It was a series that started like it was going to leave the Toronto Blue Jays' house in complete disarray, but the Jays managed to tidy things up by the time they sent the Cleveland Indians packing. The housekeeping was completed when Toronto inflicted some damage of its own as the Blue Jays smacked the Indians around on Sunday afternoon, winning 17-1 win in front of a sellout crowd of 45,962 at Rogers Centre. That gave the Jays a split of their four-game series after losing the first two against the American League Central Division leaders. It settled some questions about the Jays' offence, particularly where it concerned shortstop Troy Tulowitzki, and it also saw a solid outing from starting pitcher J.A. Happ, whose sparkling seven innings gave the bullpen a much-needed rest.
So the Blue Jays can continue their homestand Monday night against the Kansas City Royals feeling a little more comfortable than they did when the Indians hit town at the start of the holiday weekend. Toronto's bats came out of hibernation in the series' third game, on Saturday, a 9-6 comeback Toronto win, and stayed hot on Sunday, chasing Indians starter Corey Kluber in the fourth inning and then beating up on four relief pitchers, including catcher Chris Gimenez, who pitched two innings and gave up the last four runs.
Gimenez was the third position player to pitch in the series, as Toronto infielders Darwin Barney and Ryan Goins put in an inning each in Friday's 2-1 Cleveland victory (Goins ended up on the 15-day disabled list with a muscle strain in his right forearm).
"If you're looking at it from the seventh inning on from [Saturday], you're thinking, 'Okay, you lose three here, that's tough, then you're going against Kluber, possibly get swept' – I think that was going through some people's minds," Tulowitzki said. "And then we respond like we did, finish the series 2-2 and obviously have some games coming up before the [all-star] break."
Aside from Tulowitzki, who hit his second home run in as many games and drove in four runs, the best individual performer for the Blue Jays was Happ, now 11-3 with a 3.54 earned-run average. Happ shook off some recent troubles with no walks and a season-high 11 strikeouts to win his fifth consecutive game.
Most important to the Jays, though, Happ pitched seven innings and gave the bullpen a rest. Those arms were aching after the 19-inning marathon against the Indians on Friday, and because Saturday's starter, Marco Estrada, needed help after his back tightened up again, so five relievers were pressed into service. Estrada had a magnetic-resonance-imaging test on his back Sunday: No results were immediately available, but it looks as if he could miss his next start.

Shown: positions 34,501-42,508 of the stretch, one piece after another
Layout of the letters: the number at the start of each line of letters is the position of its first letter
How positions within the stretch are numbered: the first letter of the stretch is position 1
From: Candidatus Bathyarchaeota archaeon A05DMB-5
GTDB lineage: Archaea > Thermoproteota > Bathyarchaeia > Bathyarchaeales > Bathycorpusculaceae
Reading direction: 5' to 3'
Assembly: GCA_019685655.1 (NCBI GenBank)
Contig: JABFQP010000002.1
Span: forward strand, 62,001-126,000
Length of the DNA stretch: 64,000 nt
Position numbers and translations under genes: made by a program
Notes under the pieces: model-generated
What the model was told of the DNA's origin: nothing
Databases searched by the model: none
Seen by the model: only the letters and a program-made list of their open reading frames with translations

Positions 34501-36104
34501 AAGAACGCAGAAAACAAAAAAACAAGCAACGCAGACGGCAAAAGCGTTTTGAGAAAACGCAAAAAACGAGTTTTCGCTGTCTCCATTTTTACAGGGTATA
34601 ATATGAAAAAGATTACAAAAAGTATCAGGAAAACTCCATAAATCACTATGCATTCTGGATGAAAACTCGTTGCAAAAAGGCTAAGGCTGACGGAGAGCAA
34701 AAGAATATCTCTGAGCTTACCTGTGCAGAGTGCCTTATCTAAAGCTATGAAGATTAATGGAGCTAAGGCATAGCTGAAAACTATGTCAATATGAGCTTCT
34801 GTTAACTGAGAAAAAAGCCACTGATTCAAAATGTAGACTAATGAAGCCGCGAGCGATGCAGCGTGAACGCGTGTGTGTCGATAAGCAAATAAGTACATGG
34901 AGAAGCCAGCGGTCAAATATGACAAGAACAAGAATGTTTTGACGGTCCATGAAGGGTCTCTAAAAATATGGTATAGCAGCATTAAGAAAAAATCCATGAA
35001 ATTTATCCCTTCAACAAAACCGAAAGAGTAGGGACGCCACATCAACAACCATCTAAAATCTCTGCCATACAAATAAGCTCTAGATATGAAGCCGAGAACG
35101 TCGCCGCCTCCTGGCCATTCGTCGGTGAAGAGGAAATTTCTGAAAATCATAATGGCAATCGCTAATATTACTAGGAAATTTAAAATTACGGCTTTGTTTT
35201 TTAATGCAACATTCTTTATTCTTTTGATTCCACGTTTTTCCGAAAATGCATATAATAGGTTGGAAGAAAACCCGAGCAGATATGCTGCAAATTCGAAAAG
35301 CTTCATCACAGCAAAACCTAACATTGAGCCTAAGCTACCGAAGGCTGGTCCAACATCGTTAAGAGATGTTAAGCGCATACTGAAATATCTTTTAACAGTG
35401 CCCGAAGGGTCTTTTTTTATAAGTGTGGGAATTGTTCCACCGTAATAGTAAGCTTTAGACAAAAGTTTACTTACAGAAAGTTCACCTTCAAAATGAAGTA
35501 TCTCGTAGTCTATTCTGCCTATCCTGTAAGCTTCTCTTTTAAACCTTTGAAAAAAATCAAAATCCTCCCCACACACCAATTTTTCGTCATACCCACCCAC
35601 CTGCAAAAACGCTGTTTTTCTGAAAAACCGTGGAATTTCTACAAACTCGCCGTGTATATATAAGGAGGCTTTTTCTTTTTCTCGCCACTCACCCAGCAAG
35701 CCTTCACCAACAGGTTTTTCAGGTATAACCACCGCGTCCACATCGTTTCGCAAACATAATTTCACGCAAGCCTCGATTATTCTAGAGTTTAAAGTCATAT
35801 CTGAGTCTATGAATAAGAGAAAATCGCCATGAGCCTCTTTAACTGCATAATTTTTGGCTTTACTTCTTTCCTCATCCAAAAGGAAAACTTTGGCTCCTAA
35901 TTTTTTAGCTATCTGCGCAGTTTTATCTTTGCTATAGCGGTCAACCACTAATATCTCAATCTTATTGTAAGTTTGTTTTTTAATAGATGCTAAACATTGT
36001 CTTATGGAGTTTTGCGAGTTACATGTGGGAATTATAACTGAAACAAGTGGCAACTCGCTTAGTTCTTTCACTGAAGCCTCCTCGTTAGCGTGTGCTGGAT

"Yeah, I feel like I did my job more than anything," Happ said. "These guys have been playing a lot of innings; we had quite a few games without a day off, and then we played a 19-inning game.
"These guys are tired but [still] showing up, playing defence with a lot of energy. I feel good about doing my part, but everybody else today did theirs, too."
All Happ had to worry about was trying to stay warm while his teammates were smashing the Indians pitchers around. Not only was it the Blue Jays' largest margin of victory this season, the 17 runs were a season high and the eight runs scored in the sixth inning were the most in a single inning this season.
"The biggest challenge, long innings like that, was just staying loose," Happ said. "But I'll take that problem, if you want to call it a problem."
Catcher Russell Martin hit his seventh homer of the season, a three-run shot, and finished with four hits. First baseman Justin Smoak hit his ninth home run, outfielder Michael Saunders hit two doubles and third baseman Josh Donaldson had four hits.
Tulowitzki, who has hit .347 since June 19, a day after coming off the disabled list with a right quadriceps strain, said he is happy Blue Jay fans are finally seeing him play to his all-star reputation. Since coming from the Colorado Rockies almost a year ago he has been troubled by injuries. A big outing at the plate (combined with some nifty work at shortstop) was a nice bonus since it came on Tulowitzki bobblehead day at the Rogers Centre.
"I think it was the first time I've hit a home run [on his bobblehead day]," said Tulowitzki of the "three or four" times in his career that he's had giveaway doll days.
"[Donaldson] was talking to me in the dugout, saying, 'How did you do that? I could never hit a home run on my bobblehead day,'" Tulowitzki added. "It makes it fun."
Before the game, Jays designated hitter Edwin Encarnacion was suspended for one game for bumping plate umpire Vic Carapazza on Friday. He immediately appealed the suspension and played on Sunday.